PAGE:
South Sudanese leaders betrayed citizens, says UN chief

December 16, 2016 (JUBA) – South Sudanese leaders bear the primary responsibility of betraying the people’s trust and bringing the country to ruins and more misery, Ban Ki Moon, the outgoing United Nations Secretary General said on Friday.
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Ban Ki-moon (Photo UN)
“President Salva Kiir has pursued an ethnically-based strategy to suppress dissent, muzzle the media, exclude significant South Sudanese actors in the peace process and unilaterally implement an agreement to reach elections,” Ki moon wrote in an op-ed article.
He added, “Fighting has now spread across the country”.
Ki moon said actions by South Sudanese leaders, including rebel leader Riek Machar and other armed opposition actors were intensifying the conflict and manipulating ethnicity for political gain.
Since the conflict broke out in December 2013, tens of thousands of people have been killed and over two million displaced in the country’s worst-ever outbreak of violence since its independence.
“The social fabric of South Sudan has been shattered. The economy is in ruins. Millions have been displaced from their homes. Hunger and poverty are rampant,” said the outgoing UN Secretary General.
“Today, more than 6 million people in South Sudan require life-saving aid. As the conflict intensifies, that number is rapidly growing,” he added.
He decried what he described as the restrictions imposed by the Government of South Sudan on the U.N. Mission in South Sudan (UNMISS) and humanitarian organizations continue to tighten.
He said risks of mass atrocities, which include recurring episodes of ethnic cleansing, escalating into possible genocide is all too real.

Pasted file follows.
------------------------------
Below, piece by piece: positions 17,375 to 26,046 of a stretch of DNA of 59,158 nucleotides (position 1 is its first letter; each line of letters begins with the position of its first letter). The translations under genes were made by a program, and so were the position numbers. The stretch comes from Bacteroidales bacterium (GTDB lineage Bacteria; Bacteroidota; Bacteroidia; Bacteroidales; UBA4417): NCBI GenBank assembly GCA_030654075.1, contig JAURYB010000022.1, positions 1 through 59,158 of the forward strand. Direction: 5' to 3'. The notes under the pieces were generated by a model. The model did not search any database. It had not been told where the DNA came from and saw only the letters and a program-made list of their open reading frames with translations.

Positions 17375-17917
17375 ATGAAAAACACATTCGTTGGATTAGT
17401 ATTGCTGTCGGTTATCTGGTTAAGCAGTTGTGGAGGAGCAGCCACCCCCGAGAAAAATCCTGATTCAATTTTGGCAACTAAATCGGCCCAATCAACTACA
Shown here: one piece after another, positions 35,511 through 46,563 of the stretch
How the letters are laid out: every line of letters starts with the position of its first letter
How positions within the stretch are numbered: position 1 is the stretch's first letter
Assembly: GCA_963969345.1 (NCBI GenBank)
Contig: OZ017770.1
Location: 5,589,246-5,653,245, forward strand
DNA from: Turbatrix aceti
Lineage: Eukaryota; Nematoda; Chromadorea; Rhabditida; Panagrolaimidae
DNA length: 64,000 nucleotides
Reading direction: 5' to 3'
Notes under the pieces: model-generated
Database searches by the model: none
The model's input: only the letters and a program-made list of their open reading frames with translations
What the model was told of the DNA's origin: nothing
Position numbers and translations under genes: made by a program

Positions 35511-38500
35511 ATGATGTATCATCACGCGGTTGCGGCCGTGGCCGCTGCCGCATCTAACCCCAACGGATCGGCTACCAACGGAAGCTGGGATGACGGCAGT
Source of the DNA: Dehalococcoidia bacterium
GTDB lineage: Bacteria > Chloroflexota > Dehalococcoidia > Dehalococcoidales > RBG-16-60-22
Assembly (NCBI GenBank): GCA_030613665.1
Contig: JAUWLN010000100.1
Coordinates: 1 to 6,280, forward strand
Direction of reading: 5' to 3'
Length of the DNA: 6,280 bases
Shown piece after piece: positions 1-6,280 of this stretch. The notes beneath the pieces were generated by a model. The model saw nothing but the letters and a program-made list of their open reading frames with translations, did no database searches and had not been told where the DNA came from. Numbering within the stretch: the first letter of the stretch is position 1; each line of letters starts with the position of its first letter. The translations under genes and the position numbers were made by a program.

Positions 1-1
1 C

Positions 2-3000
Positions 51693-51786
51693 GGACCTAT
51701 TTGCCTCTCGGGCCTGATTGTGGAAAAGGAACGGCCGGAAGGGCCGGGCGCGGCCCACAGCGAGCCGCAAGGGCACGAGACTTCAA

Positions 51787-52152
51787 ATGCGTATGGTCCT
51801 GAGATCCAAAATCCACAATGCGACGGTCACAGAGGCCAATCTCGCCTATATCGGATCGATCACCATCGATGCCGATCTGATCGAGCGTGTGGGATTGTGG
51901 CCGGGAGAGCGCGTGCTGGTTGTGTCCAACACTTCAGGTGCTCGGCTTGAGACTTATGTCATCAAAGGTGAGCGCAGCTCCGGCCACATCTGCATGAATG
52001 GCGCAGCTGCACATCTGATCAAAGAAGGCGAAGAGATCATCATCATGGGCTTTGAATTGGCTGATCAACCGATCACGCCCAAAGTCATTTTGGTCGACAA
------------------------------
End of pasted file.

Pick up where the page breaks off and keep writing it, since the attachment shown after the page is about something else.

“Yet while the people of South Sudan suffer, the Security Council and the region stand divided. This has merely allowed time to mobilize resources to continue the slaughter,” he further stressed.
The outgoing Secretary General urged the Security Council to impose an arms embargo and targeted sanctions to change the calculations of the parties and convince them to choose the path of peace.
“In addition, accountability is crucial so that those responsible for these despicable crimes face justice—from the highest levels to the foot soldiers following orders,” said Ki moon.
“Time is running out as the warring parties ready themselves for another vicious cycle of violence after the end of the rainy season. The responsibility for restoring an inclusive dialogue is squarely on all the leaders of the country,” he further added.
Meanwhile, the outgoing United States president, Barrack Obama said he felt responsible when millions of people had been displaced. I feel responsible for murder and slaughter that’s taken place in South Sudan that’s not being reported on partly because there’s not as much social media being generated from there.
“There are places around the world where horrible things are happening, and because of my office, because I’m President of the United States, I feel responsible. I ask myself every single day, is there something I could do that would save lives and make a difference and spare some child who doesn’t deserve to suffer,” said Obama.



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